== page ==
Navigation: no mistake

The Queenstown Lakes District Council yesterday stood by the version of the proposed navigation safety bylaw it put out for public comment.

Emails provided to the Otago Daily Times by the council on Thursday showed council staff, while preparing the draft bylaw, considered different versions of where 5-knot jet-boat speed limits on the Clutha River might be ''uplifted''.

However general manager legal and regulatory Scott Carran yesterday said the emails showed ''part of the process of developing the bylaw''.

''There were also conversations in person and by phone, which are not documented, which clarified the requirements.

''The bylaw which was notified reflects the totality of those discussions and what was approved by council for notification.''

Mr Carran said there was no mistake in the way the bylaw was drafted.

The draft bylaw proposes lifting the 5-knot speed restriction on the river between a point 2km below the lake outlet and the Red Bridge at Luggate, allowing jet-boats to operate at their normal speed until 10pm during daylight saving, rather than 6pm, as at present.

Fishing groups, at a hearing on Monday, opposed any uplifting.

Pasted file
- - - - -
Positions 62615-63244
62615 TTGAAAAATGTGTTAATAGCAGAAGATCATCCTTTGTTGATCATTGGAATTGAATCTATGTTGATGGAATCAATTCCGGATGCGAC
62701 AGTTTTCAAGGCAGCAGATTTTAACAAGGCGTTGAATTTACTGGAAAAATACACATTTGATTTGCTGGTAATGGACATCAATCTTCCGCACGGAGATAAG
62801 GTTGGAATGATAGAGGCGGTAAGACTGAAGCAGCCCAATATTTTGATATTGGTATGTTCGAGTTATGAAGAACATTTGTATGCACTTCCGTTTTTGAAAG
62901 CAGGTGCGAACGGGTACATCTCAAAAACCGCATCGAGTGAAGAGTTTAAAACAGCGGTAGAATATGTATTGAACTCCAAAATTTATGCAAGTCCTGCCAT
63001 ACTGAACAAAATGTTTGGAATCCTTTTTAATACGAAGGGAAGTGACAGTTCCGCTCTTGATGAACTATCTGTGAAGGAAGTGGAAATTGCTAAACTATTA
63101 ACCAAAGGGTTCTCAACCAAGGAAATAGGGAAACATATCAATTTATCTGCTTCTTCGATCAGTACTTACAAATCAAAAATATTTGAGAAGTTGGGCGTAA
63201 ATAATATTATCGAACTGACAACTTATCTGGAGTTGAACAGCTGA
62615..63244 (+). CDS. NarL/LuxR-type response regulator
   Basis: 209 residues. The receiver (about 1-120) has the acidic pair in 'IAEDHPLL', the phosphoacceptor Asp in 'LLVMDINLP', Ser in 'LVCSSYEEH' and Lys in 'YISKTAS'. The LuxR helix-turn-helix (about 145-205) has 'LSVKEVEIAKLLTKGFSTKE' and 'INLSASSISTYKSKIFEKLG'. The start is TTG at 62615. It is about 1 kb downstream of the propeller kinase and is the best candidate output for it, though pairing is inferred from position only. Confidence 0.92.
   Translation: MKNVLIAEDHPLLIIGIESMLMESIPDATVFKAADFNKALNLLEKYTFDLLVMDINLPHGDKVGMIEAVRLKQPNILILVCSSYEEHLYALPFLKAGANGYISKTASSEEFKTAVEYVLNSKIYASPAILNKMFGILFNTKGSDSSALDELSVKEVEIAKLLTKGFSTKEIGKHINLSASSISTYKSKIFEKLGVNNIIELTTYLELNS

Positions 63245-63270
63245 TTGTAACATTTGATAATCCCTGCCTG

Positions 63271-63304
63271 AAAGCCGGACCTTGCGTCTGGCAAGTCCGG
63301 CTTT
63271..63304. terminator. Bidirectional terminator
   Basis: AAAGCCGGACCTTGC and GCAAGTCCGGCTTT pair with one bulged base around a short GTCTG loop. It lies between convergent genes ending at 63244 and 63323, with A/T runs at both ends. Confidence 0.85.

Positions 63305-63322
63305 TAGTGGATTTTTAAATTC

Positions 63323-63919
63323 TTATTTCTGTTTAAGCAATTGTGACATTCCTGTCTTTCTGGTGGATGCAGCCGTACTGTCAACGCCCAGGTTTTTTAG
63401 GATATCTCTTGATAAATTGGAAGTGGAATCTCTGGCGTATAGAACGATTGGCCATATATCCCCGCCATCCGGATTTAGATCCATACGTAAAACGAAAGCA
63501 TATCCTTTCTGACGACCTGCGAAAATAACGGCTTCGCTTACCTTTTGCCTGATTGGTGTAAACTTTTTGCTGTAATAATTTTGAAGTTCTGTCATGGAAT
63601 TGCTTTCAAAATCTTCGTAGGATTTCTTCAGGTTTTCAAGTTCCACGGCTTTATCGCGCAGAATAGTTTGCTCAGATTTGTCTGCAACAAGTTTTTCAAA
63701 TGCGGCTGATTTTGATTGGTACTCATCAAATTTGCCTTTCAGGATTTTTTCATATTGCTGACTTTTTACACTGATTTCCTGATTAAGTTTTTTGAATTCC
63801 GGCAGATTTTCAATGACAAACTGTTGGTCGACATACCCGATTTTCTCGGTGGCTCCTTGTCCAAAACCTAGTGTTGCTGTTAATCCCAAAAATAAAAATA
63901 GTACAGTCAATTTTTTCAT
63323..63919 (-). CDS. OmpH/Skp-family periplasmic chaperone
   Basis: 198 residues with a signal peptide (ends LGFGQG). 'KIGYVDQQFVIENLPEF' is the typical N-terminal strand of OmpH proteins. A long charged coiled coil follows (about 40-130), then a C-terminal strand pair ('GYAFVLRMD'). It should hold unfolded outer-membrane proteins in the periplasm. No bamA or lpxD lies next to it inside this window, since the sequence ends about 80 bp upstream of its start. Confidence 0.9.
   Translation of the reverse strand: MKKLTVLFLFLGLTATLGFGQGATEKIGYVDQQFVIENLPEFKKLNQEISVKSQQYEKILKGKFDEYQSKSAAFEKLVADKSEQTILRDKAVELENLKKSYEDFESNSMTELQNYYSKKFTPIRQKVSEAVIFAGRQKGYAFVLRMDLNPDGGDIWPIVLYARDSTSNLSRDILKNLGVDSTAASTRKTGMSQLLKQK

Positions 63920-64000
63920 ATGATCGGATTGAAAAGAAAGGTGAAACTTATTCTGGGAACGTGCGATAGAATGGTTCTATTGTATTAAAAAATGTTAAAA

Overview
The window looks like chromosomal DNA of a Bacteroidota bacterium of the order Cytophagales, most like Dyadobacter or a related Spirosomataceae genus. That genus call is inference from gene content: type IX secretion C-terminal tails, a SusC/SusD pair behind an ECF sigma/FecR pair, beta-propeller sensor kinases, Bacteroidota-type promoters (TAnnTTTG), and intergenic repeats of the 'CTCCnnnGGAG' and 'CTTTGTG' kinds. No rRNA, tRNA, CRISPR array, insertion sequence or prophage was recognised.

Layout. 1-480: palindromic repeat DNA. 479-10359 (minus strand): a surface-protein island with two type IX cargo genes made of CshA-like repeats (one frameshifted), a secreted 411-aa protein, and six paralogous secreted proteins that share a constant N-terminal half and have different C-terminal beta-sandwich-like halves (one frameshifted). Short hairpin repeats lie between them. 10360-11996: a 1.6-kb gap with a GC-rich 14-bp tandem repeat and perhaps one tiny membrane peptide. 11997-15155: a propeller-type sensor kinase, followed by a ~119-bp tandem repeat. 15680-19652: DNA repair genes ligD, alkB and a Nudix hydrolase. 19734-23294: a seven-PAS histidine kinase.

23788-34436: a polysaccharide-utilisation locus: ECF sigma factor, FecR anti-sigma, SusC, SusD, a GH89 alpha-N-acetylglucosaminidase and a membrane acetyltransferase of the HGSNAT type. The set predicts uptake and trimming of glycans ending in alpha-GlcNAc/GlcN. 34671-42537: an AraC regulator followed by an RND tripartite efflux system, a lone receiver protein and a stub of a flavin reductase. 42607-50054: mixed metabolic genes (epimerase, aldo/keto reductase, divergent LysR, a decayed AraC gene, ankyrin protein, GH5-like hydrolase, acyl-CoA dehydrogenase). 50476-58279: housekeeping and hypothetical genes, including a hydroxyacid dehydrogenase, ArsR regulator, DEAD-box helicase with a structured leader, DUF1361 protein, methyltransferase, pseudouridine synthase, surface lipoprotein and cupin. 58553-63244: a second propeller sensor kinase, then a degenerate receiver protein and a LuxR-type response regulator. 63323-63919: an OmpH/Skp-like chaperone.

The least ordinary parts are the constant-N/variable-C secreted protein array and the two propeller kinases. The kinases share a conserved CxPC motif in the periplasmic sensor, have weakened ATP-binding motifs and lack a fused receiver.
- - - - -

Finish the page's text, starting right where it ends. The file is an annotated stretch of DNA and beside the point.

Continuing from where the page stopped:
Mr Carran said the proposed change to the speed restrictions ''was viewed by the harbourmaster and council staff as a practical response to the use of the river each summer.

''It was included in the proposed bylaw to enable it to be considered by the public, which is precisely what has occurred.''

He also took issue with comments from Otago Fish and Game Council environmental officer Peter Wilson, who said he suspected the bylaw change followed pressure from jet-boat operators.

Mr Carran said this was ''completely unfounded''.

• Mr Carran pointed out the second paragraph of the ODT's story on Friday incorrectly referred to the downstream termination point for the uplifting of the speed limit to be ''3km below the Luggate Red Bridge''.

''That is not what was notified - in fact the Luggate bridge is the proposed terminating point of the uplifted speed limit,'' Mr Carran said.

The proposed bylaw clause was quoted fully elsewhere in the story.

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